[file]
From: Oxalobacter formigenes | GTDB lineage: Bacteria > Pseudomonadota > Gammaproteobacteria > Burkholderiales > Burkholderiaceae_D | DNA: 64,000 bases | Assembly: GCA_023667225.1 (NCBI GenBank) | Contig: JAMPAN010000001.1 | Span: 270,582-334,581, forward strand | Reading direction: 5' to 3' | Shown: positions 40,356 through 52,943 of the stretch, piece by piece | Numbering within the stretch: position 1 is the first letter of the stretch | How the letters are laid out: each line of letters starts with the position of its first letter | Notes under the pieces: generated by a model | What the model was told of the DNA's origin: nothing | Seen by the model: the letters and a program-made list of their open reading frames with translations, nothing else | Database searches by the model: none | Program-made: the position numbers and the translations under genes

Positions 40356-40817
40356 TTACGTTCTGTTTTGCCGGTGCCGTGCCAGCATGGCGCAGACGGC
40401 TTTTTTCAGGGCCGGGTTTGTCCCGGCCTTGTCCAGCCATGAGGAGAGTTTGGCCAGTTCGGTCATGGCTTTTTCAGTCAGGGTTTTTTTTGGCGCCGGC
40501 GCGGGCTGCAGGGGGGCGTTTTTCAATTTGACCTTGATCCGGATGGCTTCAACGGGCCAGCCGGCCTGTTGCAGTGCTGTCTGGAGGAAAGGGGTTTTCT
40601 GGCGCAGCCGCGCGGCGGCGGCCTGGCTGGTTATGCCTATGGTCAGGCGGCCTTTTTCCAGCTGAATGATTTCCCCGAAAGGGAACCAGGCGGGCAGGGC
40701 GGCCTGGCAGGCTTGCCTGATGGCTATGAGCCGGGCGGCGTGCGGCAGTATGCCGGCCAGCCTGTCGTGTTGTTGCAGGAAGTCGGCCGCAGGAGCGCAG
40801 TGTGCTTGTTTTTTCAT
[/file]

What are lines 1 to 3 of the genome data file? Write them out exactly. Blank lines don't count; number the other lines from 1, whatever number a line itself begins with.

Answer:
From: Oxalobacter formigenes | GTDB lineage: Bacteria > Pseudomonadota > Gammaproteobacteria > Burkholderiales > Burkholderiaceae_D | DNA: 64,000 bases | Assembly: GCA_023667225.1 (NCBI GenBank) | Contig: JAMPAN010000001.1 | Span: 270,582-334,581, forward strand | Reading direction: 5' to 3' | Shown: positions 40,356 through 52,943 of the stretch, piece by piece | Numbering within the stretch: position 1 is the first letter of the stretch | How the letters are laid out: each line of letters starts with the position of its first letter | Notes under the pieces: generated by a model | What the model was told of the DNA's origin: nothing | Seen by the model: the letters and a program-made list of their open reading frames with translations, nothing else | Database searches by the model: none | Program-made: the position numbers and the translations under genes

Positions 40356-40817
40356 TTACGTTCTGTTTTGCCGGTGCCGTGCCAGCATGGCGCAGACGGC